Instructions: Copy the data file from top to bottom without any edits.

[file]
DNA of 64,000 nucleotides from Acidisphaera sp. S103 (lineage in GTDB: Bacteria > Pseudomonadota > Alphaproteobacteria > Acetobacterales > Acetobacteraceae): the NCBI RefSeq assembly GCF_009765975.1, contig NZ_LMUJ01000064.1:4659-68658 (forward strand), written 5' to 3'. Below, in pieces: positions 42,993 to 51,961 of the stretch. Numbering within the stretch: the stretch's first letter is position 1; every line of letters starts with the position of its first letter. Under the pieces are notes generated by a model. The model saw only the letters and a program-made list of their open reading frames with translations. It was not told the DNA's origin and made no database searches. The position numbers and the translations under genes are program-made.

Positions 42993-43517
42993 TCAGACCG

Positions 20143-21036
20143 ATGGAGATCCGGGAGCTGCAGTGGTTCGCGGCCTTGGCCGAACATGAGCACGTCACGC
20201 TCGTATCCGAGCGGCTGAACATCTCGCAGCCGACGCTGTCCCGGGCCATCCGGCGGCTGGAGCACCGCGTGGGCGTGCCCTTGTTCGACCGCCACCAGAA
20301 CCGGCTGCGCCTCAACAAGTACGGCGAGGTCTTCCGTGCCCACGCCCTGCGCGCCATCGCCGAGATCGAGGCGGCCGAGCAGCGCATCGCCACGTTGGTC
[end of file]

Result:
DNA of 64,000 nucleotides from Acidisphaera sp. S103 (lineage in GTDB: Bacteria > Pseudomonadota > Alphaproteobacteria > Acetobacterales > Acetobacteraceae): the NCBI RefSeq assembly GCF_009765975.1, contig NZ_LMUJ01000064.1:4659-68658 (forward strand), written 5' to 3'. Below, in pieces: positions 42,993 to 51,961 of the stretch. Numbering within the stretch: the stretch's first letter is position 1; every line of letters starts with the position of its first letter. Under the pieces are notes generated by a model. The model saw only the letters and a program-made list of their open reading frames with translations. It was not told the DNA's origin and made no database searches. The position numbers and the translations under genes are program-made.

Positions 42993-43517
42993 TCAGACCG

Positions 20143-21036
20143 ATGGAGATCCGGGAGCTGCAGTGGTTCGCGGCCTTGGCCGAACATGAGCACGTCACGC
20201 TCGTATCCGAGCGGCTGAACATCTCGCAGCCGACGCTGTCCCGGGCCATCCGGCGGCTGGAGCACCGCGTGGGCGTGCCCTTGTTCGACCGCCACCAGAA
20301 CCGGCTGCGCCTCAACAAGTACGGCGAGGTCTTCCGTGCCCACGCCCTGCGCGCCATCGCCGAGATCGAGGCGGCCGAGCAGCGCATCGCCACGTTGGTC